That’s not a question we hear very often but expect it to be asked more in the future as “embodied carbon,” or carbon stored in a structure, steadily becomes an essential tool in the sustainable design of buildings.
The phrase is used to describe the portion of building-related greenhouse gas (GHG) emissions that can be attributed to construction materials and processes. While operating carbon addresses only one stage in a building’s life – its use – embodied carbon addresses the rest of the life cycle.
According to a new study by Canada’s Athena Sustainable Materials Institute, more public policy initiatives are required to ensure we are counting all the carbon embodied in buildings – by specifically increasing the use of life cycle assessments (LCA).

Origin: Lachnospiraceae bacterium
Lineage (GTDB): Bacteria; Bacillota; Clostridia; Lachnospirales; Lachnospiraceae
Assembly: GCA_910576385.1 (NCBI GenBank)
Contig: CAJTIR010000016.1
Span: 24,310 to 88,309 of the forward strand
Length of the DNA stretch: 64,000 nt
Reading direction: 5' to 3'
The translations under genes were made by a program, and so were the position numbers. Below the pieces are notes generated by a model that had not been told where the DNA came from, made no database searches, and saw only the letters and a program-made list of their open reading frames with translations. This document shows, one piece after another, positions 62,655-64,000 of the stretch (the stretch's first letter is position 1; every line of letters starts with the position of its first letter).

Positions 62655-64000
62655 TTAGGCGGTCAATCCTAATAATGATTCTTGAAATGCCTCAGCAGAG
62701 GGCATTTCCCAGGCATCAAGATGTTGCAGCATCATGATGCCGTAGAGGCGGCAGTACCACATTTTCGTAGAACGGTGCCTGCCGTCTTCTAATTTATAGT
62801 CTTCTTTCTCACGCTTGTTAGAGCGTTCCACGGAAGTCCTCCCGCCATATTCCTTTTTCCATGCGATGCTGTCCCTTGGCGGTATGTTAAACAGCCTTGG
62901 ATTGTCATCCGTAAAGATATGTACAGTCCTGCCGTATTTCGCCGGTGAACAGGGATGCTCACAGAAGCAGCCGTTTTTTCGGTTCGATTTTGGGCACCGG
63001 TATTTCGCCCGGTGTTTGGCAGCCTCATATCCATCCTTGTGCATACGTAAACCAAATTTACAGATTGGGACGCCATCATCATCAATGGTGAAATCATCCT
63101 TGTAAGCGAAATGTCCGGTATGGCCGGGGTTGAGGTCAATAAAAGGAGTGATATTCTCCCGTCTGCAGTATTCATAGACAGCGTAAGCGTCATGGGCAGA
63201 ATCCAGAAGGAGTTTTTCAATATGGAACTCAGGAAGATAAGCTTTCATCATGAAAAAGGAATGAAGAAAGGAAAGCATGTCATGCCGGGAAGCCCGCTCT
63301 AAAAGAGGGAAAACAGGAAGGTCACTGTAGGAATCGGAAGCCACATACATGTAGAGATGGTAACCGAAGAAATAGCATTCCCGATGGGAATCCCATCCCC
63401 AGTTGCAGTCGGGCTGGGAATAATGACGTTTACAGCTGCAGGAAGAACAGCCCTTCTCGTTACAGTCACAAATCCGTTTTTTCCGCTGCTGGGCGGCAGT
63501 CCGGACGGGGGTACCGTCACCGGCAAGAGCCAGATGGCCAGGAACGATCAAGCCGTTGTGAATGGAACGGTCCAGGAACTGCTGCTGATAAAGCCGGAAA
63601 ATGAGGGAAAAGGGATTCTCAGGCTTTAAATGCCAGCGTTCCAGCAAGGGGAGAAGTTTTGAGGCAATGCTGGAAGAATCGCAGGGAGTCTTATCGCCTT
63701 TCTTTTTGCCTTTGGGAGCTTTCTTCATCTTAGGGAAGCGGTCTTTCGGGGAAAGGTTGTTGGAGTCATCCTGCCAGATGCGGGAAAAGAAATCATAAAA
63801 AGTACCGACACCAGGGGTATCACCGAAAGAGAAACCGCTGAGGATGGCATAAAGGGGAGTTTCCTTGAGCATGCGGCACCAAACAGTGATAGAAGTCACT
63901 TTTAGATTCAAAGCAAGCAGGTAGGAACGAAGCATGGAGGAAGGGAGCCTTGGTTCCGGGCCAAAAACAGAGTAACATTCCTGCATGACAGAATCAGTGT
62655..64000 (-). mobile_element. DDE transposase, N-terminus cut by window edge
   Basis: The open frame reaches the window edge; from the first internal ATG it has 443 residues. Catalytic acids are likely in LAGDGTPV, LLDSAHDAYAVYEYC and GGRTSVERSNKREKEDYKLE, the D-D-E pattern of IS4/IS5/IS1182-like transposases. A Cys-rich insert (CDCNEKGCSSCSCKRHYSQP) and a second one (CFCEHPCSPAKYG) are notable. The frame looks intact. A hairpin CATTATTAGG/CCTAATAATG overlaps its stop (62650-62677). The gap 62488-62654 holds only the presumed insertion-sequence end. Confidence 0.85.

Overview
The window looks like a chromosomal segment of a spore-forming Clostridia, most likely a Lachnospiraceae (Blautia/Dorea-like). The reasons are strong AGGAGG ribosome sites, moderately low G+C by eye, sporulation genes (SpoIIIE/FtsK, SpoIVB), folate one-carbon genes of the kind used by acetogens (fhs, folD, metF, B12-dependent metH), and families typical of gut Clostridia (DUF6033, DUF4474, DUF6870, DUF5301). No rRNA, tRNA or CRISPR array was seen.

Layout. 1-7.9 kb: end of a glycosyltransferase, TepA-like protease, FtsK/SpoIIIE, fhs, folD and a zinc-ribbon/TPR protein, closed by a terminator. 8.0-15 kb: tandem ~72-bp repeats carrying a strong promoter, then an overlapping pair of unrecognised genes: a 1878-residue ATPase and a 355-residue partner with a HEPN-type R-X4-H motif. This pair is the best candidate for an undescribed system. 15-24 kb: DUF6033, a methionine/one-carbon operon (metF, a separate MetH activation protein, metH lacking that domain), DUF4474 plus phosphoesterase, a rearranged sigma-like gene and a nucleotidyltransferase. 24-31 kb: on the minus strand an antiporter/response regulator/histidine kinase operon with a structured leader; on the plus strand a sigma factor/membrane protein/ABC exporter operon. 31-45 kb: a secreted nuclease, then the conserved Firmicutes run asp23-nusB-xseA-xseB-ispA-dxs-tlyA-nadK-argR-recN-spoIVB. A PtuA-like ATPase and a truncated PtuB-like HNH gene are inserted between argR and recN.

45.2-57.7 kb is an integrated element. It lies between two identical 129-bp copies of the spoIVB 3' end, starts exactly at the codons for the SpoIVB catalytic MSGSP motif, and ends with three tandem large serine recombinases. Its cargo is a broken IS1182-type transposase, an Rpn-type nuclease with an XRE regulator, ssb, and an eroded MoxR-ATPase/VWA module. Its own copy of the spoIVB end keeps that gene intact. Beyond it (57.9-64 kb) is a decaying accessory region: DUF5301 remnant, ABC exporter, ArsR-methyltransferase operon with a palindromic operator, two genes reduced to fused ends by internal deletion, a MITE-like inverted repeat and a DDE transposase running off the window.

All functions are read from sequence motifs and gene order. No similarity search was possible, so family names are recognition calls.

The study, conducted at the request of Forestry Innovation Investment of Vancouver (British Columbia), shows that Europe is leading the way on developing carbon policies that encourage sustainable design for the built environment. Germany, France and Switzerland are at the forefront, but it is the Netherlands that is really blazing a trail for others to follow. In 2013, the Dutch government began requiring new residential and office buildings, with floor areas of more than 100 square metres, to report embodied GHGs before a building permit could be issued.
This ground-breaking action has set a strong model for other jurisdictions to follow. For more information on embodied carbon of buildings visit the Athena website.